Tuesday, August 31, 2010


*italics are digressions from the main train of thought*

Living at home during summer holidays is torturous, not least because there is a limited amount of activities that I can do. Consequently, I found myself flicking through the offerings of TV programmes on ASTRO. Having found BBC, I was quickly transfixed by an interview that was being aired at the time. The interviewee was a BBC anchor/journalist by the name “Anwar Akhtar”, a name that is commonly muslim.

Not wanting to offend anyone who is rather sensitive when it comes to stereotyping and generalisation (yours truly included), I submit the notion that that is not necessarily true. But given the fact that the program was about Islamic extremism (I’m using this term in its western understanding, obviously), it was only logical or common that the BBC would interview a person who identifies himself as a Muslim or professes the muslim faith (the muslim faith? Why not Islam?)

I experienced actual offence and disappointment upon hearing his comments about radical (once again, western understanding) muslims, excuse the slightly dramatic reaction. He said that it escapes him how certain portions of the Muslim population, seemed to hold onto the idea that the Islamic system is still relevant today when it was produced for 6th century Arabia.

Such comments and snide remarks are symptomatic of the differences in the standard of understanding that Muslims have towards Islam, their own religion or to be more accurate, way of life (ideally, that is). To expect that every single individual muslims on earth to have deep understanding of Islam is, I suppose, a bit naïve.

But is it? Unbeknownst to us, we are all confused muslims. We are more appealed by marriages of different ideologies and philosophies than Islam (the pure Islam, the Islam that Allah and Prophet Muhammad s.a.w. want us to practice).

*The operative word in the last sentence is “unbeknownst”*

Allow me to demonstrate: A friend of mine once implied on his facebook status that men mimicking women are sinners, and vice versa. A lady then annoyingly commented that my friend should mind his own business and that he should “jaga kubur sendiri dulu”. What happened to plain ol’ dakwah @ amar makruf nahi mungkar? To be fair to my friend, his facebook status was very conciliatory and kind, very different from many of the religious zealots (I am using this term in its western understanding) who are more prone to be accusatory.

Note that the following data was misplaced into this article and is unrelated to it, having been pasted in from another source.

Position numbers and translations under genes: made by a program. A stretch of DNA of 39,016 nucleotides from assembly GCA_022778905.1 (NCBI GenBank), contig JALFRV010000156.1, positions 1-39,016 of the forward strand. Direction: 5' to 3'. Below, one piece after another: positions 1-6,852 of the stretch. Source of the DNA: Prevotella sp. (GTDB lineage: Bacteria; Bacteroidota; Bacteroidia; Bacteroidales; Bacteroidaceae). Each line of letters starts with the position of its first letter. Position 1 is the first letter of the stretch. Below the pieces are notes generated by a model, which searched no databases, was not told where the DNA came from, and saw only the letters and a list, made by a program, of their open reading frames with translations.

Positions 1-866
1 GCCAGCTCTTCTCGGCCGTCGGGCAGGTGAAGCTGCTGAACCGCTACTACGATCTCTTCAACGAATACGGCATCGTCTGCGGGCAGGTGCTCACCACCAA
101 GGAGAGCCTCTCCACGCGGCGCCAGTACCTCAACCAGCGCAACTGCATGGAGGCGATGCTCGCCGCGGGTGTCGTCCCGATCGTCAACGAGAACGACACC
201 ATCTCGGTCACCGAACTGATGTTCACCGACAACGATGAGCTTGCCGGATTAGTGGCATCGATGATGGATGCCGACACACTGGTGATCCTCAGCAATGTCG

The world is an infinitely confusing place. Psychiatrists say that the first step to recovery is recognising that you actually do have a problem, as the logical consequence from the acceptance of that notion is the desire to recover. Some might disagree that we have a problem. They believe that there is nothing wrong with muslims having different convictions, even if these convictions run counter to Islam. We can’t even agree that we have a problem. How problematic is that?

Talking with those who agree that we do have a problem is not an easy task either. These people will disagree on ways to solve the problem, having agreed that the problem actually exists.

If you are scratching your head, confused, not too worry. It is perfectly understandable.

So let’s assume that there is a problem. And the problem is: Individual muslims seem to have convictions that are non-Islamic.

Now that we have recognised that we do have a problem, let’s come up with a solution.

Friday, January 8, 2010


Applying psycho-analysis shit on yourself can be a revealing practice. It sheds some light on why you do certain acts, making you feel slightly at ease because now you know that your eccentricities are reconcilable with the world at large.

Why is it that we are so intent at escaping reality?
Because the truth sucks? Because it hurts?

Some people indulge in liquor excessively. Others do drugs. A large majority of us turn on the computer and after a few clicks, open our profile (or maybe someone else’s ) on facebook.

I have an essay to write. A large part of it is still Greek to me. And yet here I am, typing away, burning my time as I do.

We escape to worlds, which can never harm us. We do this for reasons buried deep under the dark waters of our hearts, visible only through contemplation.